Maslow

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Maslow’s Hierarchy of Needs is a theory on how human’s prioritize their lives. Essentially, Maslow teaches that if we want to fulfill the needs at the top of the pyramid, we have to make sure the needs below it are met first. For instance, a high school student is not going to prioritize her self esteem if she does not have consistent access to food. Without touching on the merits of the theory, it serves as a great way to explain how followers of Jesus should see their lives.

Luke 10:38-42 tells of when Jesus enters the home of some of his closest disciples, Mary and Martha. Jesus uses their home as a place to teach. Martha begins to serve everyone in the house, she is throwing the party. Her sister, Mary, taking the place normally reserved only for men, is sitting at Jesus’ feet listening to him. Martha is exhausted, stressed, overcome with serving, and she asks Jesus to command her sister to help. Jesus’ response is telling, ” “Martha, Martha, you are anxious and worried about many things. There is need of only one thing. Mary has chosen the better part and it will not be taken from her.” Jesus is adding one layer to the bottom of Maslow’s pyramid.

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Jesus’ words are comforting, confounding and challenging all at the same time. As God, he is not giving an opinion, he’s stating a fact. He created us, after all. In our lives, there is only one necessary thing. Mary, not Martha, chose it. She was spending time with Jesus. This is the one needed thing in all of our lives. This and nothing else.

Jesus’ words are comforting because one day we are going to stand in front of him and give an account of our lives. If the only thing I need to do is figure out is how to have a daily relationship with him, that’s doable. He said that the weight he places on his followers is light. In a world that constantly demands more from us, people in constant need of self-improvement, to ask this one simple request is freeing.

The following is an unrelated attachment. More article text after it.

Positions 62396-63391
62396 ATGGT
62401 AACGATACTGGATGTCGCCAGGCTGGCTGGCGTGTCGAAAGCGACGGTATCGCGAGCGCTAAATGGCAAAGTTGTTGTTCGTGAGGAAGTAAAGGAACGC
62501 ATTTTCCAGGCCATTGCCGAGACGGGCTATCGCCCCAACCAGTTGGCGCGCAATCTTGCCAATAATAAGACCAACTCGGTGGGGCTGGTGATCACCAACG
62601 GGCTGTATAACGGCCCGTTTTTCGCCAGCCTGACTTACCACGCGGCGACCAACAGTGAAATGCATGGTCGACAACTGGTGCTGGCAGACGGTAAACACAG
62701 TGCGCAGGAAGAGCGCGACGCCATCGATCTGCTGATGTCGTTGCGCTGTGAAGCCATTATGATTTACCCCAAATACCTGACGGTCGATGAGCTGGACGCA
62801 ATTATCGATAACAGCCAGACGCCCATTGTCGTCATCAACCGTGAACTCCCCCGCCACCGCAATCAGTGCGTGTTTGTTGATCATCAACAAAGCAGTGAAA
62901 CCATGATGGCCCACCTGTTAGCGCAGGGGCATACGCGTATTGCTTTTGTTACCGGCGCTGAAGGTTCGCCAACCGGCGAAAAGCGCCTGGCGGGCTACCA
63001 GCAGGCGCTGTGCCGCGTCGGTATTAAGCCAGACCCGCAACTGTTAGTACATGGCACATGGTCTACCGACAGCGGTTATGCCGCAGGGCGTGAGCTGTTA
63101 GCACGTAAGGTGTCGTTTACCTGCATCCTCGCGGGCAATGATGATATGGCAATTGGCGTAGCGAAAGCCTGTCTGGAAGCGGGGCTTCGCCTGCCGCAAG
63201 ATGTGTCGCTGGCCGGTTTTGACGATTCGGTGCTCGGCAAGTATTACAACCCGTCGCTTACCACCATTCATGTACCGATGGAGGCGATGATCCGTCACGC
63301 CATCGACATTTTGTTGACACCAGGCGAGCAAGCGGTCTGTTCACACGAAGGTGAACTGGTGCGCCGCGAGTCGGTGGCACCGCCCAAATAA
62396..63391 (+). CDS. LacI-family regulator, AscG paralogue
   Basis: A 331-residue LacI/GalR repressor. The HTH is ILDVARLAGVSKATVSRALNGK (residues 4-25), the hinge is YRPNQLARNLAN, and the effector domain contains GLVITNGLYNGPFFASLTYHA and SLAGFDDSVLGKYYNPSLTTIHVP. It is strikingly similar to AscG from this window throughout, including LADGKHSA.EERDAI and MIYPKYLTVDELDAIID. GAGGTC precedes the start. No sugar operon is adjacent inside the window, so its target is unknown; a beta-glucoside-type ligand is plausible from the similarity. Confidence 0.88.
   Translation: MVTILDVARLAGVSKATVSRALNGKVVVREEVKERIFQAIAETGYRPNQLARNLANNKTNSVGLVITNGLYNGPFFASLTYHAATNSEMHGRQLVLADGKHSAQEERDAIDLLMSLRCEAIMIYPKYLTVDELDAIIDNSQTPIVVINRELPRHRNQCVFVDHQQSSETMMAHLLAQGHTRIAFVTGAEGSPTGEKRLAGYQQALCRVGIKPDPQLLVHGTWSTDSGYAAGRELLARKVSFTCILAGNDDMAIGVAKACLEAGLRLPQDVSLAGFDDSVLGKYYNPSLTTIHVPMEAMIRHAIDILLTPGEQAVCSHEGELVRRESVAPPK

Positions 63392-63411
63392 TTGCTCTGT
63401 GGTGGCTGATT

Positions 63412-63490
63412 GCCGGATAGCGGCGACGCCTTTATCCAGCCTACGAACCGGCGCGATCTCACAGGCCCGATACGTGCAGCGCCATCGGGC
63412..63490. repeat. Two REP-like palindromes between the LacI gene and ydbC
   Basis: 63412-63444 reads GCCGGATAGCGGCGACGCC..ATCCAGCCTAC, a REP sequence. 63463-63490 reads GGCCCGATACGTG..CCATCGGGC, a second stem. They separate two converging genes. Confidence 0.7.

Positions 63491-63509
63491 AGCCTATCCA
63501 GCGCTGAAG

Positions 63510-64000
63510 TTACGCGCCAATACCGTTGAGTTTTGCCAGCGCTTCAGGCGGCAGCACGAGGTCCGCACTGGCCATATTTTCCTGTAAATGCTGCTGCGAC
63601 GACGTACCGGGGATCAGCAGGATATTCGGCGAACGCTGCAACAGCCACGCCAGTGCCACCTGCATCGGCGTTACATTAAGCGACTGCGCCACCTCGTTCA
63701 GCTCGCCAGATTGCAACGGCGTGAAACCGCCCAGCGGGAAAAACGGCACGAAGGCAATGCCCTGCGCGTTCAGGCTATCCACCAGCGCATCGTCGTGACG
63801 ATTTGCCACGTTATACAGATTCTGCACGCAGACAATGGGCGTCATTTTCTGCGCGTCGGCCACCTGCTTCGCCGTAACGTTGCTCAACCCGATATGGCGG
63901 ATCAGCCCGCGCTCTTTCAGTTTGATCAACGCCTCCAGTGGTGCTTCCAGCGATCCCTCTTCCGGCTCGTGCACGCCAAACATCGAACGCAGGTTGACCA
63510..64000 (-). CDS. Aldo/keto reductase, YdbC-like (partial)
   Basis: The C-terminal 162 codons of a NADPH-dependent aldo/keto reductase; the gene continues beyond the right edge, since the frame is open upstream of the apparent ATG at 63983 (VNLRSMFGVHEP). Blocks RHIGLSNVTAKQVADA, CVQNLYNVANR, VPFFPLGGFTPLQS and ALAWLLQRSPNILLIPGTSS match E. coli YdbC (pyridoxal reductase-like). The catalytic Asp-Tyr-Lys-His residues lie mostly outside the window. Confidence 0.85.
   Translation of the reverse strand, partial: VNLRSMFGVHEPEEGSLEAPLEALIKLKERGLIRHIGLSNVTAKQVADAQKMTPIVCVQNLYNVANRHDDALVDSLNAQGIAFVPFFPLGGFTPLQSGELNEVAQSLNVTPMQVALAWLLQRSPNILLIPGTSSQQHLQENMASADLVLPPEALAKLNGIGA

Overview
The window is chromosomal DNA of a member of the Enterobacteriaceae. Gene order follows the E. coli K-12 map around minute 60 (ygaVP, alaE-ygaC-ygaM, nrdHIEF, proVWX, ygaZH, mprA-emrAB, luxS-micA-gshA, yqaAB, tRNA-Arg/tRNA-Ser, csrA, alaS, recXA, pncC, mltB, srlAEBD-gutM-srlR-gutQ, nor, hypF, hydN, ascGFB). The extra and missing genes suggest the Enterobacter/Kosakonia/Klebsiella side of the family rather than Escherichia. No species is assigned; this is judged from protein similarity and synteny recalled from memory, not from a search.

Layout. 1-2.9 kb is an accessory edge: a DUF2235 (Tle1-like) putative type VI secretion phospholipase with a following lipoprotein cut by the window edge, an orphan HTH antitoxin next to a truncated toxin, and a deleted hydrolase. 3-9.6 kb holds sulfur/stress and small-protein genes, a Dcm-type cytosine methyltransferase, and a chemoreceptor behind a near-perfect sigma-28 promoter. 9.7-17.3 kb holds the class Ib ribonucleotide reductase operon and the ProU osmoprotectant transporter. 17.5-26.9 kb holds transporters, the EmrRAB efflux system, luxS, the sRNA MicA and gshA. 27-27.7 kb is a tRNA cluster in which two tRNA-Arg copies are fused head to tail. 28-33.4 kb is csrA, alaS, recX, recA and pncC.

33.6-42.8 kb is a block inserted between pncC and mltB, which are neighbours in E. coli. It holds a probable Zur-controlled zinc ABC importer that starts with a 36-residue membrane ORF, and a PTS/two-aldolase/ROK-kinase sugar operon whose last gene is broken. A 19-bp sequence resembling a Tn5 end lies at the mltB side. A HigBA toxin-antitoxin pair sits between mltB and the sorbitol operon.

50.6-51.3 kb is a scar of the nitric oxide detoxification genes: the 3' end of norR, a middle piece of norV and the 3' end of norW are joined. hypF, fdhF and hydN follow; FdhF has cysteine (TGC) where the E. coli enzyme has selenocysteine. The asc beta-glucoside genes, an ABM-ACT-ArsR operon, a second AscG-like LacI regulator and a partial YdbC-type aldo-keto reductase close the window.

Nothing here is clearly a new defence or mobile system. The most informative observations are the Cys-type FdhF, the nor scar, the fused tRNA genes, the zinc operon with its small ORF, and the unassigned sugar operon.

On the other hand, Jesus’ words are confounding because in a world that clearly has gone astray from every ideal, there is so much work that needs to be done. Don’t we need to raise our children, love our spouses, feed the starving, heal the sick, raise the orphans, stop nuclear war and save the whales? How is anyone going to be helped when Jesus followers turn inward, reflective and prioritize praying? And yet, didn’t Jesus teach that without him, we can do nothing? The church is busy doing everything else except developing this private intimacy with Jesus. Perhaps, the church’s impotency to provide deep, lasting change is rooted in our inability to connect daily with him.

Finally, Jesus’ words are challenging because building my life around devotion to him is foolish. Wouldn’t we be disappointed with our kids’ lives if all they did with their 90 years was learn to pray and meditate on Jesus’ teachings? Don’t we want them to go to college, get married, buy home, and make some positive impact on the world? When we ask someone what they do, we mean their job not their devotional life. Most days, we barely have energy to sincerely pray once during the day, let alone numerous times. The challenge is to learn to stop doing the good in our lives, so we can start doing the one necessary thing.

Maslow was right. There are basic, primal needs in all of us that if unmet will make prioritizing more sophisticated needs impossible. As created beings our most basic need, before food, before clothes, before breathing, is to be in communion with our creator. Jesus continues to stand at the door of our hearts and knock. Letting him in, daily, should be the priority of our lives.

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